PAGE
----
Friday, November 7, 2014

On Turning 40

I understand that very few people who have spent any time beyond the age of 40 have any interest in reading of the anxieties and introspections of someone who just now nears that milestone. I imagine it’s like hearing about someone else’s root canal after having had one yourself: you don’t want to hear about it because either a) you know it isn’t as horrible as people have made it out to be or b) your experience was so horrible that no one else’s could possibly match it.

I understand, too, that in a week or a month, after I have settled somewhat into my 40-ness, I too might have little patience for the angst of 39-year-olds bemoaning their entry into “oldness.”

But forget one-year-older me for now. I’m going to write about turning 40 because there is something important about it. Or at least there seems to be.

That 40 is just a number, I know. At least in my head. Creating a milestone solely because the number in that tens place ticks up a notch is ultimately an arbitrary choice based on our numbering system. If we had developed a binary system of counting, my big birthday would have occurred eight years ago, when I added a whole new digit to my age, from 11111 (31) to 100000 (32), something that won’t happen again until I turn 64, or 1000000. Similarly, if humans had evolved with twelve fingers and toes, our counting system might have been based on twelves, and my 40th birthday would still be 8 years away.

Time would not have passed any faster or slower, of course, and that is my point. Reaching one’s 40th year — or 480th month, or 14,610th day —is no more meaningful for one’s place in the universe than is turning 27 3/8. As an old friend on Facebook put it, on my 40th birthday, I’m still just a day older than I was yesterday.

Everyone who survived the last week has done exactly the same thing.

Over 35% of the population of the planet is 40 or older. About 97 million people will turn 40 this year — that’s over 265,000 every day.* So turning 40 isn’t exactly an uncommon occurrence.

But for all its commonness, we all know people who will never be able to do it. Birthdays are a time for looking back, and part of that, especially on a milestone birthday, is remembering the people who will never do the common thing you’ve done.

Like David Lowe, who was hit by a car when we were both in the fifth grade.

Or my wonderful aunt Liz, who wasted away into oblivion from cervical cancer when I was still in middle school.

Or my friend Jasper Carter, who fell asleep driving home from a church lock-in the summer before our senior year of high school and drove into a tree.

Or my summer-camp brother Charles Hass, who was stabbed outside an Oakland liquor store while he was looking forward celebrating a move and a new job.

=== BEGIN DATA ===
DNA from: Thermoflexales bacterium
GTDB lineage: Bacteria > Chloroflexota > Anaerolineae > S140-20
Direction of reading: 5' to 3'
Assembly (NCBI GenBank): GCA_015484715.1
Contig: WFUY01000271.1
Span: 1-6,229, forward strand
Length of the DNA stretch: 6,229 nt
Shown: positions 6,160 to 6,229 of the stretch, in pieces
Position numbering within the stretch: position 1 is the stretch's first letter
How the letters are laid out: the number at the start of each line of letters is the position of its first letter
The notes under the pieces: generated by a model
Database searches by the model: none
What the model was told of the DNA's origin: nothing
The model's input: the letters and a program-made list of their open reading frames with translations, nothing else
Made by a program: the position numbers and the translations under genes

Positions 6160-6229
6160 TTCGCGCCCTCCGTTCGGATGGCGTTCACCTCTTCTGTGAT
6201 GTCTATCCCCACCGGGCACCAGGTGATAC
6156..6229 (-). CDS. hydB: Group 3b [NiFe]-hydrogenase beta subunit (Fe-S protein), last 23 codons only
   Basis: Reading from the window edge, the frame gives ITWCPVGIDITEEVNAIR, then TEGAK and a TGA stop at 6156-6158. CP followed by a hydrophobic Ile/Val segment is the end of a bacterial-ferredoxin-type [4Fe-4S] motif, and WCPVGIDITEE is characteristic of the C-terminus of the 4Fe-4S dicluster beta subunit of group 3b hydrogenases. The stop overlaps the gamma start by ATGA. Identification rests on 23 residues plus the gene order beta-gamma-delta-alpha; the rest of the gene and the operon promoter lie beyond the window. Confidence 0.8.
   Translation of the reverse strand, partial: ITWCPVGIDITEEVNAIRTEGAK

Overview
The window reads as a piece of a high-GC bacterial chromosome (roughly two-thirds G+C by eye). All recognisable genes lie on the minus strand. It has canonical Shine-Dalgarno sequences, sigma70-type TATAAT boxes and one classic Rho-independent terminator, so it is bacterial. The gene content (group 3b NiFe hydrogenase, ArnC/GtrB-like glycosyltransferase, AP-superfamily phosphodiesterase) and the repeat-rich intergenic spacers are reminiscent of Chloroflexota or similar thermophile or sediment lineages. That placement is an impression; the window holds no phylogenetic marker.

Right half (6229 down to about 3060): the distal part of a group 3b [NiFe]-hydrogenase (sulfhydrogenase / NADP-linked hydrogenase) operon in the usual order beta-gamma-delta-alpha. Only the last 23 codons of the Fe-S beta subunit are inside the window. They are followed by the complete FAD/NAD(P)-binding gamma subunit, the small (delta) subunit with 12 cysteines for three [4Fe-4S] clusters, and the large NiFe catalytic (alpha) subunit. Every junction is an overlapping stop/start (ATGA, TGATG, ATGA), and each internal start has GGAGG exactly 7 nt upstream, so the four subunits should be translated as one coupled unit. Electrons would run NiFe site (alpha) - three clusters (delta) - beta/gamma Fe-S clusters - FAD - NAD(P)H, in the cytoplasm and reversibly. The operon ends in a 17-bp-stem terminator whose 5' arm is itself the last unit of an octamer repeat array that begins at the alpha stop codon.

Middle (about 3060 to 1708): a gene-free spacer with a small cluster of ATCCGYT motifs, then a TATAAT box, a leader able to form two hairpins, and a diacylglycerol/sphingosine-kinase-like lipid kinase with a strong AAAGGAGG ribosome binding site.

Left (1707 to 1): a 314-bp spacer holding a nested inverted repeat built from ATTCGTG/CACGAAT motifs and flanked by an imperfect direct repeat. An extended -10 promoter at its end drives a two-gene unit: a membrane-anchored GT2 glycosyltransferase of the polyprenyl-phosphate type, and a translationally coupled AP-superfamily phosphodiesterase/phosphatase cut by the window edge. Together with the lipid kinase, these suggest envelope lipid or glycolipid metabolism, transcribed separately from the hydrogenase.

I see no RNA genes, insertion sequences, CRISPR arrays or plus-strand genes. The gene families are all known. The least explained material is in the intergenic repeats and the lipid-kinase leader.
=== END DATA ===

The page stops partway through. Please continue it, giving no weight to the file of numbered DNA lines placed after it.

Or my real brother Jay.

Milestone birthdays are also reminders of our own mortality. If our lives were place on a graph, these major markers would loom taller, like gravestones rising above the grass. Milestone birthdays remind us in a big way of the unceasing and uncontrollable passage of time, every new day, hour, or second bringing us that much closer to our inevitable nothingness.

It’s about at this age, too, that we begin to notice that the magnitude of the tragedy of one’s death is inversely proportional to one’s age. The death of a 40-year-old is, on the whole, merely tragic. Not horrific. Not unbearable.

Marking our 40th birthday is, for most of us, I think, bittersweet. On the one hand, we have lived (one hopes), and there is the possibility that the years that have passed could be doubled and then some in our future. As if, given everything we’ve been through so far, we could plausibly start over and do it all again and have enough time to do it.

But we wouldn’t want to. For all the experiences, both painful and joyous, that we have in our first four decades, we know that they represent only a minuscule ort in the vast buffet of experiences that are in a life.


I admit it. This post has derailed. I had intended to write about my personal feelings about turning 40, and instead I’ve veered into larger, more philosophical issues about life and death and aging. Sorry.

I think it’s safe to say that the thought of turning 40 hasn’t made me nearly as anxious and introspective as choosing to write about turning 40. But therein lies an important element of what it means to be human. We focus on the things that are important to us. But the effect works both ways: By focusing on something, we make it important.

Turning 40 has become a big deal because I have focused on it. I’ve made it a big deal.

A friend of mine posted on Facebook that 40 is the new 30. Trite though I recognize that statement to be, I’d like to believe it. I certainly don’t feel like what I thought “being in my 40s” would feel like. I still feel like I’m in my mid-30s, if I’m being honest. (And I’ve surprised more than one person with my true age; people who meet me seem to think I’m in my early 30s, so thanks for that, genetics.)

These are the things that I’ll try to remember, that I’ll try to focus on. After a few days into actually being 40, I’m sure I’ll look back at my current anxiety and laugh. Turning 40 is, after all, the easiest thing to do for someone my age.

Still, if 40 is the new 30, I’d like to start talking now about how we can make 50 the new 30 in, oh, say, about ten years?

*These numbers are based on data from the U.S. Census Bureau and my sometimes fuzzy grasp of mathematics.